• Neighbor Names
    Some of our Cleveland Heights streets take their names from thoroughfares they are near.
  • North Suburb
    Some hear the word “north” and start to shiver. Some label “northern Cleveland Heights” what is north of Mayfield, which for many years was lucky to be closer to Euclid Beach amusement park.
  • On The Avenue
    Jan Cigliano's The Grand Avenue: 1850-1920, of 1994, describes the history of selective prestigious thoroughfares in large American cities, including Cleveland.
  • On The Boulevard
    Officially naming a street 'Boulevard' was popular in the Cleveland of 1900-30.
  • Our London Connection
    Images of England were important to early Cleveland Heights developers, residents and would-be residents.
  • Our Wood Streets
    Our Cleveland Heights streets can boast no fewer than 16 streets with names ending in 'wood.'
  • Quirky Street Spellings
    The quirky spellings of some of our street names have long perplexed even excellent spellers.
  • Rocky Roads
    Cleveland Heights has several streets which honor the area's 19th-century quarries, including Quarry Road itself.
  • Royalty Among Us
    Cleveland Heights' 'royal streets'-Queenston, Kingston, Princeton and Canterbury Roads-were named with the English aristocratic imagery generally favored in the time of their development, about 1910.
  • Shorties
    Cleveland Heights has its turn-of-the-century 'country lanes,' but also has its very short streets-cut-throughs not found in the newer suburban areas of highways, winding drives and cul-de-sacs. Most of our short streets are by-ways connecting two to four streets.
  • Take A Drive
    What image does 'Drive' in a street name evoke to you?
  • Threes And Twos
    Our community is flush with streets grouped in trios and pairs.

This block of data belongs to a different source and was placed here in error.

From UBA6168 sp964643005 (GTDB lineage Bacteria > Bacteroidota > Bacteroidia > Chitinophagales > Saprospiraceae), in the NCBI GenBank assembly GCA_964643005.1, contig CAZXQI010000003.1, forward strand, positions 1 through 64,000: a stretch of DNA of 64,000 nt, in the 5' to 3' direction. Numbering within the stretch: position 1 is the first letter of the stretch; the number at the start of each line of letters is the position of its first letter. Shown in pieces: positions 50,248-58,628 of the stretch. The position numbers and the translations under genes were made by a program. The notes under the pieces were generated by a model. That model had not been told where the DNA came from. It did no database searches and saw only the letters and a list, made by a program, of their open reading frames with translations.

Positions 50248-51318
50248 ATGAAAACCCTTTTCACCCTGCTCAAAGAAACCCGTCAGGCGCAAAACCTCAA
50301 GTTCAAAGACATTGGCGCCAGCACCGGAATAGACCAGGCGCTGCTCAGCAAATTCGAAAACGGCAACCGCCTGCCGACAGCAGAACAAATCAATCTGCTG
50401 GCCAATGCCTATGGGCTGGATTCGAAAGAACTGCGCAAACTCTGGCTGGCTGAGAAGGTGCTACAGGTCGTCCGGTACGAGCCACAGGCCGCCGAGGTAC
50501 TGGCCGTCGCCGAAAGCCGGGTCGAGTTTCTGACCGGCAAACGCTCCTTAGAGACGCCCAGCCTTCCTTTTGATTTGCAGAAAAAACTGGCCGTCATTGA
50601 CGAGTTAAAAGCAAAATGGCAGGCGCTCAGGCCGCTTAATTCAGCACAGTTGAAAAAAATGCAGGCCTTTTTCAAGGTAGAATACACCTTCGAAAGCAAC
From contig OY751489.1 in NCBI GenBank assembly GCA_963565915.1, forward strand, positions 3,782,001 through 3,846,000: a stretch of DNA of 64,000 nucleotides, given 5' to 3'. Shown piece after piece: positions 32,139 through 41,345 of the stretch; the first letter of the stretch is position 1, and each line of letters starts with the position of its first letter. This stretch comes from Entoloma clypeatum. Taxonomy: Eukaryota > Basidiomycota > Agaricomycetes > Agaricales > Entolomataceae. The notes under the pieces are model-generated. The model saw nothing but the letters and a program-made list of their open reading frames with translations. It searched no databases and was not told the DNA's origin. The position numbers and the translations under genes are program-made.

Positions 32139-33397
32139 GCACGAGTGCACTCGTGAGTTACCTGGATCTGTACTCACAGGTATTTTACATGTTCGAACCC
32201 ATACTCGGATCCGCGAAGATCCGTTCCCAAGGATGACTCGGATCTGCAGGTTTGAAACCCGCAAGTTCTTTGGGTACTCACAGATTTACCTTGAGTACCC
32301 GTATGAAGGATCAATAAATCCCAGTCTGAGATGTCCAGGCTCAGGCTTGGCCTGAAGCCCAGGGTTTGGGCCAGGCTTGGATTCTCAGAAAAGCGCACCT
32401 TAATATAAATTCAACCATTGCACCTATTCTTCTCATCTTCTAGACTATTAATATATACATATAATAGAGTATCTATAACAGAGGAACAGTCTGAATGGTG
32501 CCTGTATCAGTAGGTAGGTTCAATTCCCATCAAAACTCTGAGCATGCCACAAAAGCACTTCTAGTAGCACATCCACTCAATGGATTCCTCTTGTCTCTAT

• The Name's (Almost) The Same
    Cleveland Heights, with most of its streets named within a 25-year period many years ago, has a number of street names so similar that they have confounded the public since first platted.
  • We're Flattered!
    If imitation is the sincerest form of flattery, Cleveland Heights must be appealing to residents elsewhere because some of our street names have been conscientiously copied in other communities.
  • What's In A Name?
    Sometimes the name of a street is influenced by that of a more major street nearby.
 
 
 
 

Cleveland Heights and The National Register of Historic Places

Lost Cleveland Heights

Researching Your House

Temple on the Heights Versus the Rockefellers

The Euclid Avenue of the Heights
(Separate browser window)

Household Names from the Heights

The Streets of Cleveland Heights

When Bad Ideas Happen to Good Suburbs

Sears Catalog Homes: The Cleveland Heights Connection

Drive By History:  Dean's Dairy

National Art Treasures in Cleveland Heights

The Firemen's "Clubhouses" of Cleveland Heights

The Kelvin Home: Cleveland Heights Leads the Way to "A New And Better Way of Living"

Local People and Local Memories: The Cleveland Heights Oral History Project

Cleveland Heights and the National Preservation Movement

Obscene History in the Heights: The Case of Nico Jacobellis and Les Amants

Cleveland Heights: A Restful Place to "Take the Cure"

The Struggle for Fair Housing in Cleveland Heights: The St. Ann Audit

Discovering Change: Cleveland Heights Congregations

Remembering Cumberland Park

Get Comfortable with the Bungalows of Cleveland Heights